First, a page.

Brazen Head 165 East Liberty, at Hanna, 416-535-8787. This brand new two-storey Celtic complex across from the 24-hour Dominion doesn't just celebrate the Great Day with a week of events, but hosts a St. Patrick's Day hangover brunch the following morning with $4 Caesars from 11 am till 3 pm.
Dora Keogh 141 Danforth, at Broadview, 416-778-1804. Next door to Allen's, this no-frills Irish cousin features Celtic musicians, semi-private snugs and an Olde World kitchen that can be booked for dinner parties.
Fionn MacCool's 70 The Esplanade, at Church, 416-362-2495. Another Irish-type pub going to great lengths for authenticity points, it's pretty much everything you'd expect, with the bonus of Ceilidh Wednesdays and live bands Friday and Saturday nights.
Foggy Dew 803 King W, at Tecumseth, 416-703-4042. Sibling to the Pour House and Murphy's Law, this upscale Irish pub features live Celtic musos every Saturday night once the Leafs game is over. Decent Irish-themed pub grub, too.
Fynn's of Temple Bar 489 King W, at Spadina 416-586-1331 Fynn's is a classy-looking Irish pub that does the whole theme-night thing, including martinis, tapas or cheap pints. The food's relatively good, and there's a DJ every Friday to help the suits slide into weekend mode.
Grace O'Malley's 14 Duncan, at Pearl, 416-596-1444. Billing herself as Toronto's Maritime headquarters, this sprawling corporate meat market also attracts leprachauns come St. Paddy's Day. Live Celtic-ish bands Thursday to Saturday.
Irish Embassy 49 Yonge, at Wellington, 416-866-8282. Located in a bank building built in 1873, this pub and grill boasts its original tile floors and a vast collection of beers on tap.
JAMES JOYCE 386 Bloor W, at Major, 416-324-9400. A fairly typical Irish pub located in the Annex, the James Joyce serves up your standard pub fare and a better-than-average selection of drafts. Between that and regularly performing live bands, you're in for an average, albeit perfectly enjoyable time.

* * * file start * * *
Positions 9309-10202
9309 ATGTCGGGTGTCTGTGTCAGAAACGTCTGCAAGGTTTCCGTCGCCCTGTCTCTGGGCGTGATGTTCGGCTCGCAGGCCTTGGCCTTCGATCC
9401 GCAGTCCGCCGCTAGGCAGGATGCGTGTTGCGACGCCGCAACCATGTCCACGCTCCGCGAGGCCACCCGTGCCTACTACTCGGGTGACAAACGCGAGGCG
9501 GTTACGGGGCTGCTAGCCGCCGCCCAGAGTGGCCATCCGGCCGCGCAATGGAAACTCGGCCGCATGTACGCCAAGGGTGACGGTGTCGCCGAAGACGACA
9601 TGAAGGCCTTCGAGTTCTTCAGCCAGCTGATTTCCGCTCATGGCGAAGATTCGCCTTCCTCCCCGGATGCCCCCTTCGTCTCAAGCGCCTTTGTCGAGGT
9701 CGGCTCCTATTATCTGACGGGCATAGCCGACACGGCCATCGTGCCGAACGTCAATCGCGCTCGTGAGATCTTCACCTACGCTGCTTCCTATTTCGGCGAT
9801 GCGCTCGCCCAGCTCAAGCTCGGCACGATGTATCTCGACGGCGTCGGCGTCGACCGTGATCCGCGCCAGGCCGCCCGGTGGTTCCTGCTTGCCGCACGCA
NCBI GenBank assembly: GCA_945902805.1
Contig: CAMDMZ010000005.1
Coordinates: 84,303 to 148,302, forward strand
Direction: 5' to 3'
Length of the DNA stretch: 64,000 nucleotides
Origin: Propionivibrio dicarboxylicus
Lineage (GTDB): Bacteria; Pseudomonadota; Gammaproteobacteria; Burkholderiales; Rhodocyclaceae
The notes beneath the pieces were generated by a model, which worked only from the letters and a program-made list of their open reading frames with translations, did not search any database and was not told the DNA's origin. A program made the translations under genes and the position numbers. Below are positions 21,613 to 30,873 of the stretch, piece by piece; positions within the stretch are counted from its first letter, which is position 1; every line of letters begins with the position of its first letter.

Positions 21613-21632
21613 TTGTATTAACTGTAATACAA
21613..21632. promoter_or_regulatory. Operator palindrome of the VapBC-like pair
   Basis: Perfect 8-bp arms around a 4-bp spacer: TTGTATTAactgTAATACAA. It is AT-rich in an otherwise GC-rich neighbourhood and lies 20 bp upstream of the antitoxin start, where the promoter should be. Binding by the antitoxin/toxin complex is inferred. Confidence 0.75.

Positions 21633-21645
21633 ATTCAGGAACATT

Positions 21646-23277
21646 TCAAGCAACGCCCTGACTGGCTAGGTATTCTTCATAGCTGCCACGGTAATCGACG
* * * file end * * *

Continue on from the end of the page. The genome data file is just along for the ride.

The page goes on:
McVeigh's New Windsor Tavern 124 Church, at Richmond E, 416-364-9698. Come St. Paddy's Day, if you're looking for green beer you've come to the wrong joint. Instead, find an unpretentious working-class pub proud of its Irish heritage without the tourist shtick, where Celtic musicians play most nights in one corner and darts get thrown in t'opposite. Irish stew, too.
Murphy's Law 1702 Queen E, at Kingston, 416-690-5516. Located in a converted bank, this multi-floor Celtic-themed pub features several semi-private snugs, 45-cent wings Tuesdays and a week's worth of St. Patrick Day festivities. Live music Saturday nights, too.
OverDraught 156 Front W, at University, 416-408-3925. Downstairs from Joe Badali's, this luxe Irish tavern features live Celtic music Fridays after work and a menu that includes authentic Old World grub like steak marinated in Jameson's, Guinness-braised bangers 'n' mash and, er, chicken curry.
P.J. O'Brien's 39 Colbourne, at Church, 416-815-7562. Hidden behind the King Eddie, this upscale Irish pub, co-owned by ex-Leafs coach Pat Quinn, comes equipped with Windsor chairs, a snug and a bar loaded with more than 20 Irish whiskeys. Closed Sunday.
Pogue Mahone 777 Bay, at College, 416-598-3339. Kiss me Irish arse, indeed! This new-ish corporate pub doesn't just celebrate St. Paddy's Day, it parties for the entire week with whiskey tastings, limerick-writing contests and commemorative T-shirts.
Pour House 182 Dupont, at St. George, 416-967-7687. Unquestionably a beautiful homage to the classic Irish pubs of, well, Ireland, the Pour House offers an unpretentious, hospitable setting perfect for tying a few on while watching TV or taking in live music every Saturday evening.
Unicorn Pub 175 Eglinton E, at Redpath, 416-482-0115. Remember The Unicorn, by the Irish Rovers, those Toronto-based Irish folkies who had a hit with the song back in the 70s? Well, here's the none-more-authentic pub the band's singer, Will Millar, started with his royalties, though today the only time you hear it is during Monday-night karaoke.